WalkSmartNC Needs Raleigh Feedback for New Pedestrian Safety Campaign

Walk smart logo.

The Office of State Human Resources (OSHR) today launched a new pedestrian safety initiative, WalkSmartNC, by encouraging state employees and others who live in, work in or visit the State Capitol to provide feedback to the online Downtown Raleigh Pedestrian Safety Study.

“We urge everyone who spends time walking in and near the Downtown State Government Complex to let us know about areas where they believe safety can be improved for pedestrians,” said State Human Resources Director Barbara Gibson, who joined representatives from several state agencies early this morning to provide handouts about the study.

In addition to pedestrian-motorist crashes, Gibson said WalkSmartNC will focus on the frequency of near misses that could have become devastating tragedies.

“Drivers sometimes rush pedestrians in crosswalks, or don’t see them because they are driving too fast. And pedestrians sometimes are too distracted by their phones or devices to be sufficiently aware of their surroundings,” Gibson said. “It’s not unusual to see other pedestrians shout or reach out and grab someone to stop them from walking right into traffic.”

State Parking Director Susan Weiss participated in the morning outreach at the Salisbury Street entrance to Parking Deck 64, near Peace Street. Weiss used this opportunity to educate state employees of parking deck safety, highlighting the deck’s designated speed limit of 5 mph. She also encouraged employees to use sidewalks or marked crosswalks to get from parking areas to offices, where they are less vulnerable to fast-moving traffic.

The number of pedestrians injured in collisions with cars is going up, not just in Raleigh but also statewide and nationally. The Division of Motor Vehicles reports that 225 pedestrians were killed in North Carolina in 2018, a jump of 12.5% from 2017.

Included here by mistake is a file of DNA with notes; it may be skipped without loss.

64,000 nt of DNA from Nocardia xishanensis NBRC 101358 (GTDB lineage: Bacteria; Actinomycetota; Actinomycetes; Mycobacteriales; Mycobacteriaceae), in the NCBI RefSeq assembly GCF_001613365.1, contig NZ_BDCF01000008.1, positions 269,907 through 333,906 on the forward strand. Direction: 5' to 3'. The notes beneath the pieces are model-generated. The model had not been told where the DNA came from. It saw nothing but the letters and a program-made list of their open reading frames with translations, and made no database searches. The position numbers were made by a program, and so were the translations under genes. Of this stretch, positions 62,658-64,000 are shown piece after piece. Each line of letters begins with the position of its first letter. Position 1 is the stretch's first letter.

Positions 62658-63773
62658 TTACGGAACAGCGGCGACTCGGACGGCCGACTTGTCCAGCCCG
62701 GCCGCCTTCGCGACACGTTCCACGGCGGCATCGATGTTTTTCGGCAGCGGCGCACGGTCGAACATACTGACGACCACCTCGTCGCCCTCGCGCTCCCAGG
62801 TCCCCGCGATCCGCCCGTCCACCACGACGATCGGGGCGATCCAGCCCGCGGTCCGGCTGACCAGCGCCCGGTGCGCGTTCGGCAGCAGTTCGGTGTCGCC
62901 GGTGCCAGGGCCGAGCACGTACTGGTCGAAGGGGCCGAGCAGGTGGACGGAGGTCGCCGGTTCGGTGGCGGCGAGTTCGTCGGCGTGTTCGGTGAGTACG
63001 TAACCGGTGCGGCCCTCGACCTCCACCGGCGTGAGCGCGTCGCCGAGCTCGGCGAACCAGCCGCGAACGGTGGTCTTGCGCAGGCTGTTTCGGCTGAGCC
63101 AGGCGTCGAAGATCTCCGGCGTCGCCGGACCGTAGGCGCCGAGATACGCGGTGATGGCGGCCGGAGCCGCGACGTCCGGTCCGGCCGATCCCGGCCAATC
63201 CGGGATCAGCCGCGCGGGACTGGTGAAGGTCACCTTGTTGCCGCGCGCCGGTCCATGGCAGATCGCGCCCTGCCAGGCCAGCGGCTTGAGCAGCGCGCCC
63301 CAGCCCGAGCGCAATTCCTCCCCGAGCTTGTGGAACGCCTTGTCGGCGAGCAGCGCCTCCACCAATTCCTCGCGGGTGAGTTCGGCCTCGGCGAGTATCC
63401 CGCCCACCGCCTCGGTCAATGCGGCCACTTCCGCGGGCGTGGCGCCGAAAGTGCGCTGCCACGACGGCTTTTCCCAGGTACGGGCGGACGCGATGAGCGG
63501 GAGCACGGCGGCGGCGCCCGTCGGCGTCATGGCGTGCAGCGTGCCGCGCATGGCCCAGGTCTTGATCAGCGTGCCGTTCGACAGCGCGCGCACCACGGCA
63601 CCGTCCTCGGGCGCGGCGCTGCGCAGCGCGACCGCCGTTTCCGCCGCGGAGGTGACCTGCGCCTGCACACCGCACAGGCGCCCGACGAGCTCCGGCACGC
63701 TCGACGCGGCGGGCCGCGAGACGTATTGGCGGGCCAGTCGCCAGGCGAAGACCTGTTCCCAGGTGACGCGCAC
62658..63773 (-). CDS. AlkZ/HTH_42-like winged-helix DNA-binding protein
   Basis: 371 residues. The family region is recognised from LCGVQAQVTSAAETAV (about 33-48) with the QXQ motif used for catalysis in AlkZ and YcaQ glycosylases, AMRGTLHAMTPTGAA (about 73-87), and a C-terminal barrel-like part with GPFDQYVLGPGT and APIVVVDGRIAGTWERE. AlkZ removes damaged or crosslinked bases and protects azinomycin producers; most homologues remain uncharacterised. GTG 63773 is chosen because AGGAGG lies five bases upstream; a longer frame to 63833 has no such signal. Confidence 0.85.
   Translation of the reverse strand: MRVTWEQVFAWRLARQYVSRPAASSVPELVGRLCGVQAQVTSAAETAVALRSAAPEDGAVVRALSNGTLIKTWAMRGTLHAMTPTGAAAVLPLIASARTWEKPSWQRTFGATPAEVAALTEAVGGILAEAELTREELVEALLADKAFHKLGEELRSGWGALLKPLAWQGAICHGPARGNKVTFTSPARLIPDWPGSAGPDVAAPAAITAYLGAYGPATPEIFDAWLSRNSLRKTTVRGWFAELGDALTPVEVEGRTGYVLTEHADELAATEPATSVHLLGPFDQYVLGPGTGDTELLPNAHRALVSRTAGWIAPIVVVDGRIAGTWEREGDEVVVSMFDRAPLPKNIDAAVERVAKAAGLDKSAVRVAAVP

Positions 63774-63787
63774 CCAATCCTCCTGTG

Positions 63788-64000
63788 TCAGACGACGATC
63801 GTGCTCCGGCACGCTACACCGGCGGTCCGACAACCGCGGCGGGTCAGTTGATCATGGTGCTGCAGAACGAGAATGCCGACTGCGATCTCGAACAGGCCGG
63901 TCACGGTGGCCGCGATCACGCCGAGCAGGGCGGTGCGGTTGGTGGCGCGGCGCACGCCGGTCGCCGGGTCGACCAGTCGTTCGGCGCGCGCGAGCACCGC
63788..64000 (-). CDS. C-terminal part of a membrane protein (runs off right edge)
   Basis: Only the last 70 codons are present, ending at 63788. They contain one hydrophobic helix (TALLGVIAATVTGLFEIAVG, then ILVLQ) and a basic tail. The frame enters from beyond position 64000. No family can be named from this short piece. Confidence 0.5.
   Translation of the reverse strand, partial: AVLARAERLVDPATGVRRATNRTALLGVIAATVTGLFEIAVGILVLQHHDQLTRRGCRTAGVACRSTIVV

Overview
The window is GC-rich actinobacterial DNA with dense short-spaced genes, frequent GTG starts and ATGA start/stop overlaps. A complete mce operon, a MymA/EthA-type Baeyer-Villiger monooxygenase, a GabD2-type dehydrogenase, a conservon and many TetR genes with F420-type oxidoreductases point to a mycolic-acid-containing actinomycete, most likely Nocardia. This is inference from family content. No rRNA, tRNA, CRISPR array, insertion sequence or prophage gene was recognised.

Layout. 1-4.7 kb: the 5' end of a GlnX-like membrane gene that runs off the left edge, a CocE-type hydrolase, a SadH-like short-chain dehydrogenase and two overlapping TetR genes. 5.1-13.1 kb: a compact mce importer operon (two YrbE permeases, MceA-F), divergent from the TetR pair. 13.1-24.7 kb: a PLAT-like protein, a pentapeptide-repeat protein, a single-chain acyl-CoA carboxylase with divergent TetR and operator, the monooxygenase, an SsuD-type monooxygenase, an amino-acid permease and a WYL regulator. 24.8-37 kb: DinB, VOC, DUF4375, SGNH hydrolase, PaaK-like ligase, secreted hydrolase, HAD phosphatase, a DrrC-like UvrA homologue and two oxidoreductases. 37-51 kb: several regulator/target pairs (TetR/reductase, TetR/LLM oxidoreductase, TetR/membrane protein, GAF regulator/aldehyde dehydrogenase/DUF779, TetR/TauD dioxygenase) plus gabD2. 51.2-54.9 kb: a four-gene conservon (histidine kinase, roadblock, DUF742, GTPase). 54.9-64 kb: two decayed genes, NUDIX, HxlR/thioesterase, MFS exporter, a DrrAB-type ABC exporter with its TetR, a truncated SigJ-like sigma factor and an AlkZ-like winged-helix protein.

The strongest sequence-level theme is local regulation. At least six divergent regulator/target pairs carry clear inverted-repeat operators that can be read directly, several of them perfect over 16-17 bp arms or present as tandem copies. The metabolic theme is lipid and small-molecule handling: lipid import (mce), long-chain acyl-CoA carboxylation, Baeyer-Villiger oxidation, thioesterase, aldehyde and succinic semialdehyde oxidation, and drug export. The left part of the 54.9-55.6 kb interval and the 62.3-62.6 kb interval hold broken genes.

The National Highway Traffic Safety Administration states that pedestrian deaths increased nationally from 12% of all fatalities in 2009 to 16% in 2017. In 2018, U.S. pedestrian deaths hit a 28-year high, according to the Governors Highway Safety Association.

OSHR’s Safety, Health and Workers’ Compensation Division convened a group of safety leaders and representatives of state and local organizations earlier this year with the goal of reducing traffic-related injuries to state employees and other pedestrians. To collect data that would inform an effective awareness campaign, interactive technology is being used to allow pedestrians to provide feedback, track walking routes and even “pin” potentially hazardous locations on a map.

More than 600 Downtown Raleigh Pedestrian Safety Study responses had been logged by 11 a.m. today. The study will continue to collect pedestrian input through Nov. 8.

Map of walk smart area.The Downtown Raleigh Pedestrian Safety Study focuses on a 60-block rectangle that includes state agency facilities, residential and retail areas, and popular attractions. Its boundaries include: east, Bloodworth Street; west, Dawson Street; north, north of Peace Street; and south, Hargett Street.

The study is being conducted under the direction of the DOT. Findings will inform a pilot awareness campaign and best practices guide that may be used statewide and by other safety-minded communities and organizations.

“Through WalkSmart NC, we are creating a model program that can really make a difference,” said Mark Ezzell, Director of the Governor’s Highway Safety Program, which provided a grant to fund the program. “This collaborative, cross-agency initiative will use robust data to identify safety problems and inform solutions. We want to create a model program that can be implemented by other large employers statewide and beyond.”

Tia Chapman, an employee of the Department of Public Safety, also participated in this morning’s outreach activities. After picking up her state employee identification badge on her sixth day of work in November 2018, Chapman was hit by a car while walking back to her office. She had waited for the crosswalk traffic signal and was using a marked crosswalk when the incident occurred.

“I feel like this is my chance to help people understand what it’s like to get hit by a car when you’re following the rules,” said Chapman, noting that the driver fled the scene when she suggested reporting the crash to police. “We should have some sense of knowing we’re safe when we walk. I hope it will help protect someone else from what I’ve been through.”


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